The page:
A Schiaparelli-type Suit, Pictured in Butterick Fashion News, April 1938

Schiaparelli-influenced suit jacket, Butterick # 7819

Schiaparelli-influenced suit jacket, Butterick # 7819

#7819, “The important Schiaparelli-type suit” on the right is decorated with a series of diamond shapes that have a contrast fabric showing through narrow openings. The elongated kite-shaped diamond that bridges the waist may be a practical pocket.

Purple Schiaparelli jacket photographed from Shocking, in collection of  Museum at the Fashion Institute of Technology

Purple Schiaparelli jacket,  in collection of Museum at the Fashion Institute of Technology, photographed from Shocking, by Dilys Blum.

Schiaparelli used many diamond shaped motifs in her Commedia dell’Arte collection of 1939, but this pattern pre-dates that collection.  A purple wool jacket from her winter 1936-37 collection, pictured in Dilys Blum’s Shocking: The Art and Fashion of Elsa Schiaparelli , p. 97, has oblong areas cut away to reveal a brown velvet underlayer in the pockets. [It really is purple, not blue — a problem with my camera.  I could not find a link to this suit online.] Perhaps the Butterick jacket pattern is a reference to this one, especially if this pattern also has practical pockets. The jacket from # 7819 was featured twice in one issue of Butterick Fashion news; here it is worn open to reveal a Butterick blouse underneath:  schiap influ jacket blue open681

Easier than It Looks

I love the ingenuity of this design.

It appears complex, but if you really look at it, you can figure out how  relatively simple the construction of the diamonds revealing a contrast fabric underlayer actually is. You could apply this idea to almost any jacket pattern.

BFNschap CLOSEinflu suit pockets apr 1938547The jacket front pattern piece has been divided horizontally into four sections. You can see the seam lines where they have been joined together to create a yoke section (A), a yoke-to-bust-point section (B), a bust-point-to-waist section (C), and a waist-to-hip section (D). Section C has a vertical bust dart on each side, which would be stitched before the 4 sections are seamed together. I can’t imagine any reason for dividing the jacket into sections, except to make it easier to reveal the contrast fabric in the diamonds.

A Guess at the Jacket Construction

CAUTION: I have not tried this in fabric – I’m just deducing how it could be done….

After carefully marking the positions of the diamonds on your fabric – probably thread basting, since you would need the markings on both sides of the fabric, you would seam the sections together, A to B, B to C, stopping and backstitching when you reach the horizontal point of the diamond, leaving a gap in the center of the diamond, and resuming the seam at the other point. (The opening would not be a rectangle….) Once you press the seam allowances out of the way, you would baste them into position, put your diamonds of contrast fabric (matching the grain) behind the fashion fabric, baste, check for smoothness, and topstitch along the lines of the diamond. schiap influ jacket close upThen you would topstitch along the folded-back seam allowance, about 1/8 inch from the fold, through all layers. You can see these lines of topstitching in the illustration. (In theory, you could stitch the seam allowances out of the way before applying the diamond backing, but I think this might allow the fashion fabric to gape from stress at the bust-point.)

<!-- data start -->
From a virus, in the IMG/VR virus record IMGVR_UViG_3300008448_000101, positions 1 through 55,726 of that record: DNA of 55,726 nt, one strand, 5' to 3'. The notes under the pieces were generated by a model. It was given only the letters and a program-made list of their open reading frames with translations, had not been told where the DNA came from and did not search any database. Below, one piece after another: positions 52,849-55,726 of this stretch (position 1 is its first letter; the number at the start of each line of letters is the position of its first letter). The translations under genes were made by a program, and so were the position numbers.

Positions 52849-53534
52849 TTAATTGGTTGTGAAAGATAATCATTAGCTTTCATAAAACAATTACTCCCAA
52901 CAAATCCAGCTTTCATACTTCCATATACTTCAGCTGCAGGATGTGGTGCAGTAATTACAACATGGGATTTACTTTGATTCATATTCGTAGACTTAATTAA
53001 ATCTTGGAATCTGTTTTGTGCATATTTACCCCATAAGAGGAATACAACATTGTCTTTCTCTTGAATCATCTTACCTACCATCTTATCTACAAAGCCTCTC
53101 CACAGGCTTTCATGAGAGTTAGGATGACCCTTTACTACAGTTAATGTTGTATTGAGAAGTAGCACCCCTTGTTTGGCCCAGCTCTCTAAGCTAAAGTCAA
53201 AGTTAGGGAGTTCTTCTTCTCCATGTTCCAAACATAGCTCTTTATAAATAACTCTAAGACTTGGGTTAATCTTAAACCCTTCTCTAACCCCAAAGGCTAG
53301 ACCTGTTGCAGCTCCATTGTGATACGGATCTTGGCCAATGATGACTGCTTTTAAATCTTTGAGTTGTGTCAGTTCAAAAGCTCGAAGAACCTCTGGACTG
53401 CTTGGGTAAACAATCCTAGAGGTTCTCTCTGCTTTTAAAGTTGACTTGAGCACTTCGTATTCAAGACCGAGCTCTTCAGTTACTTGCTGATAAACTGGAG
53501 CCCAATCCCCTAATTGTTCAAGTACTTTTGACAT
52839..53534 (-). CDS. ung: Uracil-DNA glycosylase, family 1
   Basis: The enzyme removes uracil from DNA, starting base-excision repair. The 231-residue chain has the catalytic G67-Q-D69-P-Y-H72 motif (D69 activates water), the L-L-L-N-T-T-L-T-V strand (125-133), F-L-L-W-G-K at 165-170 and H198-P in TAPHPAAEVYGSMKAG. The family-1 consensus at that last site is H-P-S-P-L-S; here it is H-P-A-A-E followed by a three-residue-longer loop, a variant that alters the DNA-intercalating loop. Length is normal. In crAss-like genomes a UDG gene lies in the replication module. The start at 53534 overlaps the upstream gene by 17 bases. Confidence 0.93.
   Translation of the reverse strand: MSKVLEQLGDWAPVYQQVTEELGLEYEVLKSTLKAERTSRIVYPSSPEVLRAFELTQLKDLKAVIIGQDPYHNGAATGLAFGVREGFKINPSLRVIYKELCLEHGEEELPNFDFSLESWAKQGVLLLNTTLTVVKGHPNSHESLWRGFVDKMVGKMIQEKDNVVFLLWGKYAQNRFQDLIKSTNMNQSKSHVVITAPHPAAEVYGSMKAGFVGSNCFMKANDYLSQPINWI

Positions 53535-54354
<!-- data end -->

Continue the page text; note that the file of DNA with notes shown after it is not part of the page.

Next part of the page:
It’s a nice detail that the lapel is topstitched only where it overlaps the top diamond.

If the below-the-waist diamond is a practical pocket, you would stitch a twill stay-tape to the seam allowance on section D, just beside the fold line, to prevent stretching, and add a thin lining. You would have to topstitch the seam allowance inside the diamond below the waist before applying the contrast backing, so that bottom section of the diamond shape remains open.

A friend suggested that the diamonds and collar are prick-stitched by hand with thread to match the contrast layer. That would certainly be a couture touch, but it’s equally possible that the illustrator was just working within the constraints of a pattern catalog printed on newsprint: big white dashes were the only way to indicate stitch lines.

I repeat, I have not tried this with wool and a sewing machine, but I think it’s a reasonable explanation of why this apparently complicated “Schiaparelli-type” jacket is divided into sections on the Butterick pattern. The famous Butterick Deltor [otherwise known as an instruction sheet] would tell you how to construct it, probably much more clearly than I have done…. I rarely sew for myself any more, but I’m really tempted to try that kite-shaped pocket on a casual jacket — a little bigger, with a zingy color underneath. On a dark fabric, I might even try a different jewel color under every pocket!  Comments and suggestions are welcome.

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Filed under 1930s, A Costumers' Bookshelf, Not Quite Designer Patterns, Vintage Couture Designs, Vintage patterns

Late 1930s Hat Styles